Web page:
Both desolate and uplifting, sometimes the simple things work best
Stripped back and sparse, ‘Wooden Mask’ from Alexander Shields’ A Grave With No Name is a good reminder that music doesn’t always need complex arrangements or heavy production to be released into the public domain. ‘Wooden Mask’ is a mixture of slow acoustic and reverberating, distorted guitar that echoes over soft, refrained drums and Shield’s silky vocals. The beauty of this album lies in its simplicity; the skeletal structures and arrangements reminiscent of Nick Drake’s ‘Pink Moon’. Each song is allowed to be absorbed by the listener while the few instrumental tracks provide a segue between trains of thought.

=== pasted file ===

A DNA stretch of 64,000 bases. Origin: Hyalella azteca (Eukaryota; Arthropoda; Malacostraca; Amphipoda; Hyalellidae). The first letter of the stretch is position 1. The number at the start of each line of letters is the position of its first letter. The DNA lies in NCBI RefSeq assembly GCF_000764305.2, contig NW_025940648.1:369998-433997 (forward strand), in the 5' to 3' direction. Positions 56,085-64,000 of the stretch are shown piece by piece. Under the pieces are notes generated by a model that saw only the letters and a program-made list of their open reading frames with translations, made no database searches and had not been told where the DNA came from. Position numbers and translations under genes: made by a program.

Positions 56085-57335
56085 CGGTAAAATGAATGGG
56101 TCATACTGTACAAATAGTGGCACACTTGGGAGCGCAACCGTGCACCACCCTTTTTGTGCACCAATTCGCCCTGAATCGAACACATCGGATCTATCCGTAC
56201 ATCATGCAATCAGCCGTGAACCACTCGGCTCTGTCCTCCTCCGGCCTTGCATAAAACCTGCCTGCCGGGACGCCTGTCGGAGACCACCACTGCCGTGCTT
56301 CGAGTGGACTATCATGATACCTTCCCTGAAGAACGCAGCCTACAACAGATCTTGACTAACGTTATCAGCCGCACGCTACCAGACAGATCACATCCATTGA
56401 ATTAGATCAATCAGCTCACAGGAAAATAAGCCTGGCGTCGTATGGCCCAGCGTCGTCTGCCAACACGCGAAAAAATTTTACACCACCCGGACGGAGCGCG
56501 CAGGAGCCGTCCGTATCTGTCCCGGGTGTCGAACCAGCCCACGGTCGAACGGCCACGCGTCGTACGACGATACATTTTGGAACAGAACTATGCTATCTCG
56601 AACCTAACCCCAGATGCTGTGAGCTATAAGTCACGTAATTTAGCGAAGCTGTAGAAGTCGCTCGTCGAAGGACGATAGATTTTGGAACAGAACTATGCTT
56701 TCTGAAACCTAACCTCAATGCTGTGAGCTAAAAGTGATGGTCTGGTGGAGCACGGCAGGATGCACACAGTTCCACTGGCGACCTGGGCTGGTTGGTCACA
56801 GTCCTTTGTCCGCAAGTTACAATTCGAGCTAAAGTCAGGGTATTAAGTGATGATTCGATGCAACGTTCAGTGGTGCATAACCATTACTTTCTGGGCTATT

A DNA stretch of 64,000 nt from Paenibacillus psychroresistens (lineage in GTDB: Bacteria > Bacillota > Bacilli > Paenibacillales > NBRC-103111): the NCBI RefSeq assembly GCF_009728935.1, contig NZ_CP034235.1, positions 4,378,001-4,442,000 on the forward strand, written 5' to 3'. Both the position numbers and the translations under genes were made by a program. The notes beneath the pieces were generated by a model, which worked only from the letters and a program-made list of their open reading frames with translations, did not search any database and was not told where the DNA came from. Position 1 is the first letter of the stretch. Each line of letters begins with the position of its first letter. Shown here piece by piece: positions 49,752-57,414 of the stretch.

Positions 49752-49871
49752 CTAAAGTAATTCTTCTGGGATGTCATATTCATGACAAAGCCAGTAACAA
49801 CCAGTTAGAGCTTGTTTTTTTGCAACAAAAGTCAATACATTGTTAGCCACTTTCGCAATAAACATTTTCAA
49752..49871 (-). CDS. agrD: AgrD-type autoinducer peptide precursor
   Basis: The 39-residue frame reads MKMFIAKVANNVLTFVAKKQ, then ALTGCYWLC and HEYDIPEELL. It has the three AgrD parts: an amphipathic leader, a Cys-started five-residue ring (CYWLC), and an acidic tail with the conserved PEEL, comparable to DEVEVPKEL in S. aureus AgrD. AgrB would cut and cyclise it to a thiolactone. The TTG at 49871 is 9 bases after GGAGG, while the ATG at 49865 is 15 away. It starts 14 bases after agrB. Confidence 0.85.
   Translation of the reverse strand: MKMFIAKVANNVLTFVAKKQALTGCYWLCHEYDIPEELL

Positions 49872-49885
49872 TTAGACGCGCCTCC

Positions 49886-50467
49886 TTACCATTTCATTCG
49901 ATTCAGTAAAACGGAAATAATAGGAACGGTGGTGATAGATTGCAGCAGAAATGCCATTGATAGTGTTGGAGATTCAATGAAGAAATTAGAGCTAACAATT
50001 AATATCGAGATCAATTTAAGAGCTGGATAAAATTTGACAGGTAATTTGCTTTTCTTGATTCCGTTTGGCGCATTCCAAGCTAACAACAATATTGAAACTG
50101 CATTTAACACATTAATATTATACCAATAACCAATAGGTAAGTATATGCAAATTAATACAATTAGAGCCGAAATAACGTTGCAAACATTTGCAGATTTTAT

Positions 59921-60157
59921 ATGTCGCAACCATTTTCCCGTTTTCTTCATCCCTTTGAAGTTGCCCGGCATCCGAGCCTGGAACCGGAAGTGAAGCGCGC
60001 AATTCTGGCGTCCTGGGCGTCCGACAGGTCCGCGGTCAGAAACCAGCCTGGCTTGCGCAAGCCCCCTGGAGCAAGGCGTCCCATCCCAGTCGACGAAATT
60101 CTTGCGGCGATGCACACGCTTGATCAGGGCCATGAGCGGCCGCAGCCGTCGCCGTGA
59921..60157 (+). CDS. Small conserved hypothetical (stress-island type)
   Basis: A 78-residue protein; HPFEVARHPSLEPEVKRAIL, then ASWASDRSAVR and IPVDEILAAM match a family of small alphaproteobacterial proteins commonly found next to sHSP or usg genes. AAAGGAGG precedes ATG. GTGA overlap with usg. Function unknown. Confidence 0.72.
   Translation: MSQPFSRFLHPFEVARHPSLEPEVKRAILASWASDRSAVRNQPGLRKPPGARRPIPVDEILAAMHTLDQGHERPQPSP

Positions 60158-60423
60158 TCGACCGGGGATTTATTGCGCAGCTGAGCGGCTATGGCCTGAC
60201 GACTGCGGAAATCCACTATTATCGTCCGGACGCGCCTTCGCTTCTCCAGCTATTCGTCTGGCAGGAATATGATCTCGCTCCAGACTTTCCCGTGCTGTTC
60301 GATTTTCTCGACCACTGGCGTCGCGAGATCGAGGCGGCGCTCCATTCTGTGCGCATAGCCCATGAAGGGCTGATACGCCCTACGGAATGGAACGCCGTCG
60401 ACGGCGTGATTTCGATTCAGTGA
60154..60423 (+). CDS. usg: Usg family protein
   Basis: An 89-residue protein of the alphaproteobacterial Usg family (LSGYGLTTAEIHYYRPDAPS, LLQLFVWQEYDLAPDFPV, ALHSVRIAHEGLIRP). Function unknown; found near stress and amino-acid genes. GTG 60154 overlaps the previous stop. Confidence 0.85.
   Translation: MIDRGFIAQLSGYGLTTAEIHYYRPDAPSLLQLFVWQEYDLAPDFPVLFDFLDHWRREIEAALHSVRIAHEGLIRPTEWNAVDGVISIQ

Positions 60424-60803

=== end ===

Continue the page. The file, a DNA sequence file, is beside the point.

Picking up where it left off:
Shields describes ‘Wooden Mask’ as ‘a meditation on renewal, using ritual and ceremony as a means to explore this theme’, and the tracks certainly represent this – the gentle ‘Black Sage 2’ contrasting with the heavy distortion of ‘Storm’ which then peters out into the melodic ‘I Set Fire To My Boat’. The album’s final track, ‘Tape’, with birds chirping in the background and its wobbly playback, was most likely recorded in a field or woodland through a condenser mic straight on to a cassette. It’s a reminder of the effectiveness of simplicity that this album portrays and, despite the track’s running length of just 1:41, evokes childhood memories and days gone by – the album’s themes of renewal, peace and transcendence summed up despite not a word being sung. The occasional fret buzz of the guitars on the recording is a reminder that this is supposed to be an intimate, live-sounding experience that takes the listener on a journey through nature, life and death. It’s an album that’s both uplifting as well as desolate and, despite its simplicity, is a rich experience that uses natural sounds that compliment the album’s themes, rather than the modern studio wizardry that is so often used today. (This article was first published on Gigsoup at http://www.gigsoup.co.uk/reviews/album-reviews/edit-grave-no-name-wooden-mask-album-review/)